The World’s Greatest Sinner (1962)
B- and certain mainstream-movie enthusiasts may recognize The World’s Greatest Sinner star/writer/producer/director Timothy Carey, his tall sinister features making him very effective as a nasty piece of business in many films. In the essential Cult Movie Stars book, author Danny Peary dubs Carey “The nightmare blind date for your daughter,” a very astute description. But rather than casting himself as a murderer here, Tim seemed bent on enacting career suicide with a pic certain to have raised a ruckus in ’62.
That sort of thing happens when your lead character appoints and renames himself God, complete with jacket-sleeve embroidery bearing that moniker…and decks his young daughter when she implores him to read the Bible. Nearly a half-century later, you can still hear theatergoers storming out when the lead smirks “Jesus Christ: What a joke.” This comes after stealing a communion host and repeatedly jabbing a straight pin through it!
<--Timothy Curry welcome his agent to the set.
Fired insurance salesman Clarence Hilliard (Carey) is a real multi-tasker. When not preaching about superiority, he’s a twitching rock star running for President and fornicating female followers, from jail bait to grannies. You’ve seen the whole “humble everyman becomes consumed by sudden fame” storyline oft-times before, but I triple-guarantee you’ve never seen it presented like this.
Bear in mind, Sinner was released smack-dab in the midst of Kennedy Camelot, when the common schmo was striving heartily to conform, and out for wholesome family entertainment (when not hosting wife-swap parties.) This was about as in-yo-face-Ace as it could possibly get, absolutely NOT what John and Joan Q. Public were hankering for after a busy day of attempting to model their lives after The Dick Van Dyke Show. Clearly, Carey was intent on not presenting the cinematic equivalent of comfort food. (Either that or he was completely insane and actually believed this film had true commercial potential.)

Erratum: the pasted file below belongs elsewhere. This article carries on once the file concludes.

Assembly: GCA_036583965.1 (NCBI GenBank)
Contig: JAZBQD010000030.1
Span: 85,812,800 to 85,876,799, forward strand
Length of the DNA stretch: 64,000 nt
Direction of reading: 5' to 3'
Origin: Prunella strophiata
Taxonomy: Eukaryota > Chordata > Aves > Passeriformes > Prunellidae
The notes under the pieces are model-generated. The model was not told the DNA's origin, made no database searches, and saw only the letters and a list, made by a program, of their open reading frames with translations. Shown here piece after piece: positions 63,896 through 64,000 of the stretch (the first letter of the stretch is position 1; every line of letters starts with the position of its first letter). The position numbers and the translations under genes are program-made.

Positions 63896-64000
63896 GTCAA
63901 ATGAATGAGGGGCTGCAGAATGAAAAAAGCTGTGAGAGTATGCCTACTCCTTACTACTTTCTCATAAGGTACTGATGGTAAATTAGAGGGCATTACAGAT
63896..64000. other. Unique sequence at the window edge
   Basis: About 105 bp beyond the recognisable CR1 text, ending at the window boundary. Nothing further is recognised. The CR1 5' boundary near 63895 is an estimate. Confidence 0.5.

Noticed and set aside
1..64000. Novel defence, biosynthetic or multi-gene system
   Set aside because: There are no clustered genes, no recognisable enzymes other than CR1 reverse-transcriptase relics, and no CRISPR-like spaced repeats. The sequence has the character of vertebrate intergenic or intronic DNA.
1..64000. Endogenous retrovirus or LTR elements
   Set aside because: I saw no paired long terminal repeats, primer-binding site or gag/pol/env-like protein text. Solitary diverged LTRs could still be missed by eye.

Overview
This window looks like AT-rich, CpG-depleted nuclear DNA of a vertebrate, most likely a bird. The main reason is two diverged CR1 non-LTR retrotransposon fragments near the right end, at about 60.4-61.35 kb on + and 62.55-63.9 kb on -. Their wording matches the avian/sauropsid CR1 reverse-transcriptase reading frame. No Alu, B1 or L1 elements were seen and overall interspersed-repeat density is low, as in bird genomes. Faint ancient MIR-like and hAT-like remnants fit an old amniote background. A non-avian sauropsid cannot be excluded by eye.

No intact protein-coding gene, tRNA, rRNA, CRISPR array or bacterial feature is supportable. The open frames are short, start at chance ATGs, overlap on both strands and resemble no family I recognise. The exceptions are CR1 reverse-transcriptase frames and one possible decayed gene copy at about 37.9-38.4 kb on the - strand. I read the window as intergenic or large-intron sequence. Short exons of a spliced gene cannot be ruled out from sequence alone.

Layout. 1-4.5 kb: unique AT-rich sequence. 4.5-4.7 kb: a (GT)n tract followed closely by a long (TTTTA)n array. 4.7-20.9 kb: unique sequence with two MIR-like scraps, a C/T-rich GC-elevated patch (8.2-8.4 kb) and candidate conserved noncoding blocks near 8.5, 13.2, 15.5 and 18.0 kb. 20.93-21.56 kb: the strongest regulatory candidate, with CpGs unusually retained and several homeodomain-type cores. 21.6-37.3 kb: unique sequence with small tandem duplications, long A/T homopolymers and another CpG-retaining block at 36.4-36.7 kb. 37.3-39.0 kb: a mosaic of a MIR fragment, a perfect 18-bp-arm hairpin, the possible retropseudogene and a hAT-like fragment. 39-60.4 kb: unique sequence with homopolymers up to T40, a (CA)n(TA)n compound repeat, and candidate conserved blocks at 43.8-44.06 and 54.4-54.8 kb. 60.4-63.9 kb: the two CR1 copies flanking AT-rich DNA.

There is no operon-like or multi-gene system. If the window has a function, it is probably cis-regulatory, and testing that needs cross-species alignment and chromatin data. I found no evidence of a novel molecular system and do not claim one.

Lest anyone miss the point, Carey makes sure to go waaay over the top with whichever version of his character he is playing. TC doesn’t just sing songs; he has veritable spaz attacks with each number. Decked out in a lame’ jacket and throwing himself around the stage with total abandon, he looks like Elvis OD’ing on “pep pills” upon suddenly coming down with a case of the flaming uglies.
Rather than take the usual fade-out during an intimate moment, when the loony lead goes gigolo-ing to raise funds for his political ambitions, Timothy the director lets the camera linger as Timothy the actor gets into a hot-and-heavy makeout session with a woman approximately 70 years old… not exactly the easiest thing to get comfortable watching (which very well may have been the point.) This business is so alarming, you may find yourself striking your best Fists Of Fury defensive pose next time your grandmother moves in to plant a peck on your cheek.
(Hey, you don’t know where those lips have been…and she’s had decades to…eeeeooooh!)
Furthermore, what on Godzilla’s green Earth is that gunk resembling an immense slime slug trail?!?
TC rocks on with his bad self-->
Adding to the festivities, with his half-shut eyes, herky-jerky movements and disheveled appearance, Carey looks seriously trashed through much of the gem’s 82 minutes! That could explain plenty, but, personally, I’m hoping the late Tim-of-all-trades knew exactly what he was doing from the very first keystroke of the script.
Some may translate World’s Greatest as a morality tale examining the wages of sin, existence of god and all that holy-roller mumbo-jumbo. Carey may have even told people that, in an attempt to cast a chill spell over red-faced Bible-thumpers, crying “Blasphemer!” But I like to believe Timothy was just being a wise guy, waving an enlarged middle finger at the squares with the 2.5 children and picket fences.
Keep your eyes open during the credits, too. You’ll note future writer-director of the incredible The Incredibly Strange CreaturesWho Stopped Living And Became Mixed-Up Zombies, Ray Steckler, operated a camera here, and music is credited to “Zappa” (no first name, but it is indeed Frank) in his pre-Mothers Of Invention days.
And, brothers and sisters, just to illustrate the world is a maze-a from which there is no escape-a, and you are doomed to repeat your errors forever and ever, amen--unless you too find salvation as an evangelistic rock-crooning political candidate--that same Mr. Zappa appeared in The Monkees cinematic attempt to ram a stake through their careers, the 1968 release Head…featuring a menacing character portrayed by Timothy Carey.
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